Bennett responded that he did favor going with the highest bidders, if doing so was the advice of the experts – the city’s well paid consultant in the form of HF & H, who was more familiar with issues pertaining to refuse hauling and the proper disposal of recyclable materials than the members of the city council. Once the city paid top dollar for the advice of experts, Bennett said, it should heed that advice.
Marquez urged his colleagues to consider allowing Valley Vista, Urbaser/American Reclamation and Ware to compete for the franchise.
Councilwoman Cynthia Moran took a stab at seeing whether more of the applicants beyond Waste Management, Burrtec, Republic and Athens could be included in the final evaluation. In the end, however, she voted with Bennett and Rogers in supporting Bennett’s motion to approve the staff recommendation to move forward with considering whether Burrtec, Waste Management, Athens or Republic should get the contract and excluding Ware, Valley Vista and Urbaser/American Reclamation.
The decision of the Chino Hills City Council with regard to its city’s trash hauling franchise has an implication beyond Chino Hills City Limits.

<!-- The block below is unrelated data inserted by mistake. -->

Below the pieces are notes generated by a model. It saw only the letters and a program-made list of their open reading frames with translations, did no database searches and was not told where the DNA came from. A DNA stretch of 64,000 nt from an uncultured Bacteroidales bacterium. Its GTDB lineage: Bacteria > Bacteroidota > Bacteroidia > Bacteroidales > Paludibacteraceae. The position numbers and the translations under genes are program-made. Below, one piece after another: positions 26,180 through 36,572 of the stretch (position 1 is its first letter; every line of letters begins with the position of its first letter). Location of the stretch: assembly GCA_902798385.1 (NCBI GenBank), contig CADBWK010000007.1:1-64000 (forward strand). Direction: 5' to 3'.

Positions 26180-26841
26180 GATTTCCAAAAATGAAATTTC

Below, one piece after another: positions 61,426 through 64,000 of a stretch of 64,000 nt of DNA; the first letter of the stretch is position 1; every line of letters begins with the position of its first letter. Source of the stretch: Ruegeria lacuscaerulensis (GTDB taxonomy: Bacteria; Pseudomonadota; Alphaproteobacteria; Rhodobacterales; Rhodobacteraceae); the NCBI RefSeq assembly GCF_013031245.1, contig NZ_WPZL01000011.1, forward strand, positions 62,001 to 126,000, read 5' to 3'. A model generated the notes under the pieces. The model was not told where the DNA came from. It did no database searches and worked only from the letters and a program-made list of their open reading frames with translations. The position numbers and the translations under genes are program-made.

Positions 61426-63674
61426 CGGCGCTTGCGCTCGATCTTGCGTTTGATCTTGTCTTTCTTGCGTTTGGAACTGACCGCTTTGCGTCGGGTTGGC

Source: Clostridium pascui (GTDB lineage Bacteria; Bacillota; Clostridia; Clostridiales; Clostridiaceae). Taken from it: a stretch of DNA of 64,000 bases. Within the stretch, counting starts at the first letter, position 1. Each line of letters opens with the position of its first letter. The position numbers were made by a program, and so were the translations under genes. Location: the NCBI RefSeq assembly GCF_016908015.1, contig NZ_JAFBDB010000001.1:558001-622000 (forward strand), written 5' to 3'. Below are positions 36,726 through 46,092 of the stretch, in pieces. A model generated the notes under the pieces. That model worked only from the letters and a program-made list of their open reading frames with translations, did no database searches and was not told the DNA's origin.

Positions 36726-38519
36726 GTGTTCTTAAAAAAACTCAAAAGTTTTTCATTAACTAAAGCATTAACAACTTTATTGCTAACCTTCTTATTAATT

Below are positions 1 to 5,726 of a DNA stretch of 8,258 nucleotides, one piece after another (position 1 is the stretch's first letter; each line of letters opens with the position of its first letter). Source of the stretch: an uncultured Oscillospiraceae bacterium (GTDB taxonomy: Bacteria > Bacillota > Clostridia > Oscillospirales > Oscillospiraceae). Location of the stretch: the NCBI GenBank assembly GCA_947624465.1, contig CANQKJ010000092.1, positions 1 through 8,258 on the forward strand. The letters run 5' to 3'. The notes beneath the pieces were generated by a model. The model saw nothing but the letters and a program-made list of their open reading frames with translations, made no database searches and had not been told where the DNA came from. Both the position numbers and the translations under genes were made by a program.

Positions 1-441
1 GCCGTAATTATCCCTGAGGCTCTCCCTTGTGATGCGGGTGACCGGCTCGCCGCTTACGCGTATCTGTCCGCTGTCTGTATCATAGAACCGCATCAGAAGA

A decade ago, Burrtec was preeminent among San Bernardino trash haulers. Burrtec in 2001 was given an 11-year county contract to manage the county’s trash-disposal sites in the aftermath of a far-reaching scandal involving high ranking county officials and the prior landfill operator, Norcal. By 2012, however, the county’s landfill system was running at a loss. In 2013, Burrtec lost out in the competition to retain its contract with San Bernardino for the management of the county’s landfill system, having been underbid and outmaneuvered by Athens.  Athens, which is intent on challenging Burrtec’s primacy in San Bernardino County, swooped in to win that contract. In 2020, the San Bernardino County Board of Supervisors voted to extend Athens’ landfill management contract with Athens Services to 2031 and potentially to 2039.
Burrtec yet holds the lion’s share of trash hauling contracts in San Bernardino County, with the municipal franchises in the cities of San Bernardino, Upland, Adelanto, Apple Valley, Barstow, Fontana, Grand Terrace, Highland, Montclair, Ontario, Rancho Cucamonga, Rialto, Twentynine Palms, Victorville, Yucca Valley and Yucaipa – as well as dozens of contracts to exclusively service unincorporated communities, including Amboy, Angeles Oaks, Baker, Barton Flats, Bloomington, Cima, Crestline, Daggett, Del Rosa, Devore, Dumont Dunes, East Highlands, El Rancho Verde, Forest Falls, Fort Irwin, Halloran, Helendale, Hinkley, Kelso, Lake Arrowhead, Landers, Lenwood, Lucerne Valley, Ludlow, Mentone, Mountain Pass, Mt. Baldy, Newberry Springs, Nipton, Oak Glen, Running Springs, San Antonio Heights, Silver Lakes and Yermo.